Wants more time with her son

y mother-in-law lives far away. She visits twice a year and stays for a month. While she is here, we take our son out of his daycare program so she can spend the maximum amount of time available with her grandchild.

Dear Annie: My mother-in-law lives far away. She visits twice a year and stays for a month. While she is here, we take our son out of his daycare program so she can spend the maximum amount of time available with her grandchild.

Here’s the problem: Nonny gets on my nerves a bit, and when I get home from work, I’d like to spend some one-on-one time with my son. Is it unreasonable for me to want to be alone with my child while Nonny is visiting? I used to feel guilty about interrupting her time with her only grandchild, but lately I’ve been rethinking it. What do you say? — Nonplussed in New England

Dear Nonplussed: There is absolutely nothing wrong with wanting some individual time with your son. Ask your husband to explain to his mother that you miss your son while you are at work and would like, say, a half-hour with him before bedtime. We suspect Nonny could use a break and might be more willing than you think.

Take your son elsewhere so you don’t have to ask Nonny to leave the room, and be sure to thank her for taking such good care of him.

Dear Annie: This is a letter a lot of men are afraid to write, but it’s summer again and somebody has to say something. I’ve been reading advice columns for 50 years and you are the best, so I’d like your opinion.

Why do young women dress to appear cheap and slutty? Clothes cover as little as possible, and makeup is intended to make them look years older. They convey a message of sexual availability. Yet if I notice, it must be because I’m ogling young girls and shame on me.

Most of the professional people I deal with happen to be women, and it seems as if tight clothing, push-up bras and plunging necklines are required dress.

My male co-workers believe it’s inconsiderate for women to appear in a business environment so immodestly attired and expect us not to notice. My female co-workers’ attitude is “if it bothers you, don’t look.” This is not only unrealistic, it’s dishonest.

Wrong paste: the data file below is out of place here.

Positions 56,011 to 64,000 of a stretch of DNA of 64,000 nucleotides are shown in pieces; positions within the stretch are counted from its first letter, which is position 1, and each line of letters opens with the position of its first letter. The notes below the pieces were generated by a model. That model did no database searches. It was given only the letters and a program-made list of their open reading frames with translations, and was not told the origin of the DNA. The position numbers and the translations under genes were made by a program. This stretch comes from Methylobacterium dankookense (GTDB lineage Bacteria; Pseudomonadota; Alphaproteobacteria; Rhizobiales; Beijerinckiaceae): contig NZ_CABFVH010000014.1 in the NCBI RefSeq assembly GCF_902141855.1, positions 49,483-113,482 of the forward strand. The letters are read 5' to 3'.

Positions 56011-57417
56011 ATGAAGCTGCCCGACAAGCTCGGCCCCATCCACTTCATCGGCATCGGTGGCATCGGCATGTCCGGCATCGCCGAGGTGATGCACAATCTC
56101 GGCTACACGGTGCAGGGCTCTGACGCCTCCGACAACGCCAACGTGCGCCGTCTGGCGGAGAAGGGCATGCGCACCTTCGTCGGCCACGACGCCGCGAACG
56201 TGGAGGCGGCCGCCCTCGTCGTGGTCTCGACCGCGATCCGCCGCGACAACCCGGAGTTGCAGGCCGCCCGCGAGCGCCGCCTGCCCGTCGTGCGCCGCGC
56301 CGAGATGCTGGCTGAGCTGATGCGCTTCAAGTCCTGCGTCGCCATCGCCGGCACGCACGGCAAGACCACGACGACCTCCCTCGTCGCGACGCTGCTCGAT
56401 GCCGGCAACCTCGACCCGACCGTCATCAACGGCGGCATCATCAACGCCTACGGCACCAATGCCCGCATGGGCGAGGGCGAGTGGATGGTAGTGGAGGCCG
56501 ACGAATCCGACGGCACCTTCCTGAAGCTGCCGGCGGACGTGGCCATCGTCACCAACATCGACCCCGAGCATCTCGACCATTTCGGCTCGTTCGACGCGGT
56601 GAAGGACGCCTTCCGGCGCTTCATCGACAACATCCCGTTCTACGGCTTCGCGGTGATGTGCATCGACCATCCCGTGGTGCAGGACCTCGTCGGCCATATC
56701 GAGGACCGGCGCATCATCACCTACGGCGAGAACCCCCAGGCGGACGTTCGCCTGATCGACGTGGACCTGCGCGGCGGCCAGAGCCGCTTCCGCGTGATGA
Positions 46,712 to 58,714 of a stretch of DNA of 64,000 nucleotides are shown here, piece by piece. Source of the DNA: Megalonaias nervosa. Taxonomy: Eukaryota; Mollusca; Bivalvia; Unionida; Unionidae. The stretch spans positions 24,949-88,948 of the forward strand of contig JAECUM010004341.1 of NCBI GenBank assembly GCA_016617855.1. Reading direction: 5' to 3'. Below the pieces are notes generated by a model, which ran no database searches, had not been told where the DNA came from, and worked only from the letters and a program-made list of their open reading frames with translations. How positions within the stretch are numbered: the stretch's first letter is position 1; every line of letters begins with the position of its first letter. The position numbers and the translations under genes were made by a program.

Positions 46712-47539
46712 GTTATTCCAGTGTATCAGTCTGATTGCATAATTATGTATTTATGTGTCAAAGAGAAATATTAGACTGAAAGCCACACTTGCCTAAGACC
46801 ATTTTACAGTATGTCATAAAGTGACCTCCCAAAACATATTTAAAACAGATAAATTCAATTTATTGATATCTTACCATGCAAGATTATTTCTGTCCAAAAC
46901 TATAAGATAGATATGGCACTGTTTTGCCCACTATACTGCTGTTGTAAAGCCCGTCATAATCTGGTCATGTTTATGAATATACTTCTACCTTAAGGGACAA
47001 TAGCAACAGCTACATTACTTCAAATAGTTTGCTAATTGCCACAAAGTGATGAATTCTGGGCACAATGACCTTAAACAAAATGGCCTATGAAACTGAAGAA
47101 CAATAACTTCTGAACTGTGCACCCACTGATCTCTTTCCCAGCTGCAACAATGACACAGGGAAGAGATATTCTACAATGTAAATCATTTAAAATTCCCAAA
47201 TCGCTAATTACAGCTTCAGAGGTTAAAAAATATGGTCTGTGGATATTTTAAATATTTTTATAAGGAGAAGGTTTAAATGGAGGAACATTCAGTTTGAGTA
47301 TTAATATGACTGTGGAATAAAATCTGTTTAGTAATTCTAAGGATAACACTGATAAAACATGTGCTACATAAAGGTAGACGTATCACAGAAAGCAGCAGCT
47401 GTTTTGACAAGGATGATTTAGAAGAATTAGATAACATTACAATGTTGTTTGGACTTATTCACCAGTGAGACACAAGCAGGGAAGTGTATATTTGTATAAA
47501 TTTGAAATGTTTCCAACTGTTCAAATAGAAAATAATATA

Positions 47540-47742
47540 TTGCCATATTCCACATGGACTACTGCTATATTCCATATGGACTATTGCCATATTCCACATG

Women learn early on what gets a man’s attention, but heaven help us if we look too long or respond in any way that would give them the slightest excuse to feign offense.

Then we are rude, sick hound dogs who view women as sex objects. I’m not a pedophile or a prude. I’m happily married to a beautiful woman and have never strayed. But I am angry at this arrogant disregard by the female gender for the sensibilities of men and for the hypocritical way it is justified.

Of course, the sex-oozing-from-every-pore look is designed for models and actresses, and most women cannot pull it off, so the joke is on them. They look cheap and idiotic. We can see beauty. We don’t want to see everything else. — Put Some Clothes On

Dear Put: Some women think tight, low-cut clothing is attractive. Some women tease. Some simply have terrible taste. And we agree that some women dress to be noticed and then act offended when guys do just that. We hope our readers, male and female, will pay attention to your comments and realize that the clothes they wear send a message — and it’s not always the one they intend.

Dear Annie: This is for “Wish I Could Turn Back Time in N.J.,” the mother of a paralyzed 15-year-old boy.

Her husband and son are being selfish in expecting her to do it all. She needs to insist that her husband give her at least an hour a day to herself. Her son needs to learn that having only one caregiver means she will get worn out and be unable to help him.

A good resource for both caregivers and people with spinal cord injuries is the CareCure Community at Rutgers University (sci.rutgers.edu). — Massachusetts

Dear Massachusetts: Thanks for the information. We hope she gets in touch.

Annie’s Mailbox is written by Kathy Mitchell and Marcy Sugar, longtime editors of the Ann Landers column. Please e-mail your questions to anniesmailbox@comcast.net, or write to: Annie’s Mailbox, P.O. Box 118190, Chicago, IL 60611.

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